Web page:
Is “Richard Jewell” worth a winter date night? Yes, but with some caveats.
This recounting of the story of Richard Jewell, who was falsely accused by the FBI and the media of the 1996 Atlanta Olympics bombing before fighting back, is a compelling drama with some terrific performances across the board under Clint Eastwood’s impressive direction.
The heroic story of a man who fought back against corruption is often rousing and should inspire plenty of interesting conversation for those who like serious films. However, it’s a pretty heavy movie if you’re looking for a light and fun night out.
There’s plenty of arguing going on in America these days across the political divide. The non-stop, 24-hour news cycle ratchets up the tension and makes it easy for people on both sides to argue over which stories are real and which are altered for an agenda.
This film shines a fascinating light on perhaps the first and most notorious example of how a media frenzy managed to get things so wrong it nearly ruined a man’s life.
Jewell was a security guard at the 1996 Atlanta Olympics who discovered a suspicious backpack under a bench in the city’s Centennial Park amid a related concert attended by thousands.
His eagle-eyed ability to spot the bag and his insistence on moving the crowds as quickly as possible from the scene before it exploded helped save numerous lives.
But when the FBI was pressured to find the bomber and couldn’t settle on a suspect quickly, agents used Jewell as a convenient scapegoat and tried to set him up for a media downfall and prison.
The movie reveals how it all went down, serving as a timely reminder to not believe everything you see in the media – while also offering a portrait of friendship and family overcoming daunting circumstances.
A shocking story of FBI overreach and media abuse
“Richard Jewell” opens on its namesake (Paul Walter Houser) in 1986, working as a sweet but socially awkward supply clerk in a large law firm who befriends a hot-headed attorney named Watson Bryant (Sam Rockwell).
Richard reveals that his dream is to go into law enforcement. He’s soon off to working as a college campus security guard. There, he’s fired for being overly zealous about student partying.
A decade later, he’s working as a security guard at the Olympics.
Then, the notorious bomb goes off.
At first, the media paints him as a hero. But his former college boss phones the FBI with his concerns that Richard was always looking for a big opportunity to save the day.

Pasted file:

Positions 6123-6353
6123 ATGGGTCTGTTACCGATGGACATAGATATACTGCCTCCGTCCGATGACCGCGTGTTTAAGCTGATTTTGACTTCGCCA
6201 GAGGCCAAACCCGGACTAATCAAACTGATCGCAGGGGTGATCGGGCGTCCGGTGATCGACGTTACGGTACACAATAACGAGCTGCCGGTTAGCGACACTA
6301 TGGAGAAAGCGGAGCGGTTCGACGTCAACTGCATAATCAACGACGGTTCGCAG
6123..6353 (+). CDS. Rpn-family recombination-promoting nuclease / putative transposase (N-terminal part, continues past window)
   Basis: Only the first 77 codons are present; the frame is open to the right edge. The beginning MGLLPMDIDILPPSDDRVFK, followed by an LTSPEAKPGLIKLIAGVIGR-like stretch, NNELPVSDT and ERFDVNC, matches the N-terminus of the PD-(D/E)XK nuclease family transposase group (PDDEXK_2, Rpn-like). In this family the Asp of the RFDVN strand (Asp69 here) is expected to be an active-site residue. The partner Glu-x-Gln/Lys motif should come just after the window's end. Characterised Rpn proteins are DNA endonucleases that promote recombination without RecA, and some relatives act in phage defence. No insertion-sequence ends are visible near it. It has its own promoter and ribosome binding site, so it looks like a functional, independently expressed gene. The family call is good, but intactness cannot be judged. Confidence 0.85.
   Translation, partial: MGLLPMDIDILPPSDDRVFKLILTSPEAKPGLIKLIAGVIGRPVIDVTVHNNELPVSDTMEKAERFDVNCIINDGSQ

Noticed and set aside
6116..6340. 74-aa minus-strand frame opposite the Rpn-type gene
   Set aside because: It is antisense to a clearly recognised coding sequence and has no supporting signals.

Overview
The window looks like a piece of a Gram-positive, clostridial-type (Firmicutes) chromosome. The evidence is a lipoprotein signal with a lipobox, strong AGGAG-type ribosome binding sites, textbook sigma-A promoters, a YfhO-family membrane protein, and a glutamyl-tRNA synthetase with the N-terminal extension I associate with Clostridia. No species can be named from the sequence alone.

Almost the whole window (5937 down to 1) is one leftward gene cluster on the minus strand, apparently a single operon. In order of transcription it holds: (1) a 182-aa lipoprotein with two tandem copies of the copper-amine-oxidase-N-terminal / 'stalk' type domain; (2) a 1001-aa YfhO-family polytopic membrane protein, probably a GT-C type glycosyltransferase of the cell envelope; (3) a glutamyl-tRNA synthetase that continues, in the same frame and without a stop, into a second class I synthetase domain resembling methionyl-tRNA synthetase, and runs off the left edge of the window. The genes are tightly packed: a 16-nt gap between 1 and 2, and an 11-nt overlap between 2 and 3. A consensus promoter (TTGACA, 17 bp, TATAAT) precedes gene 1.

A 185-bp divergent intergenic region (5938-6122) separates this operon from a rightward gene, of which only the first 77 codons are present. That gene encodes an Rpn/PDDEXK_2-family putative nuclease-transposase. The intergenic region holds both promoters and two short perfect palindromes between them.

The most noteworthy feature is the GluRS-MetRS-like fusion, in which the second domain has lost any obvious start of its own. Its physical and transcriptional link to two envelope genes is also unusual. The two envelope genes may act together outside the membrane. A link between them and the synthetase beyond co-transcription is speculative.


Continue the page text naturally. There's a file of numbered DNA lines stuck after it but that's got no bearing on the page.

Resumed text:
Suddenly, the lovable lug is swarmed by media in a wave of negative publicity after an unscrupulous agent (Jon Hamm) trades Jewell’s name as a tip to overly ambitious reporter named Kathy Scruggs (Olivia Wilde) in exchange for sex.
With his devastated mother (Kathy Bates) steadfastly at his side, and his old friend Watson determined to help clear his name, Richard has to make a stand.
The twists and turns from that point make for a jaw-dropping exploration of government overreach and media abuse, while also offering up a deeply human tale of a classic underdog.
Writer Billy Ray injects the tale with some great moments of wit as Richard repeatedly confounds Watson by giving up way too much information too easily to the feds and shooting himself in the foot in the process.
Clint Eastwood delivers a movie that hits the emotions perfectly
Those humorous moments balance out some truly powerful moments. These come particularly from Houser and Bates as they each undergo breaking points.
This is easily Bates’ best role in many years. She’s already been nominated for a Golden Globe for her performance, melding fierce dignity with heartbreaking frustration to create a portrait of a truly great mother in dire circumstances she barely understands.
Hamm is full of smarm as the FBI agent who tries to bend rule after rule to force closure on the case, while Wilde brings plenty of fire to her role as the reporter who unleashed hell upon Richard with her desire for the scoop on the bombing suspect.
Rockwell is an exemplar of decency, fighting for his friend even when the whole world has turned against him.
But Houser is the true wonder of the film, fully embodying the real-life Jewell on every level in an absolutely stunning and immersive performance.
The story here is so incredible that Eastwood wisely lays it out with a straightforward approach that barely uses a musical score and just lets the viewer dive into the nightmare Richard endured.
The panicked moments leading up to the bomb detonating wring maximum tension and round the film out as a strongly emotional experience.
It’s hard to believe that he’s pulling off this big a film at eighty-nine years old.
While Eastwood handles the bombing and its deadly aftermath in a harrowing yet still tasteful way, the movie does dish out a lot of foul language throughout, so fair warning to those who might be particularly offended by that.
But this is a tough story well told, and while “Richard Jewell” isn’t a lighthearted romp or a romance, it is a movie that will give you plenty to talk about afterwards.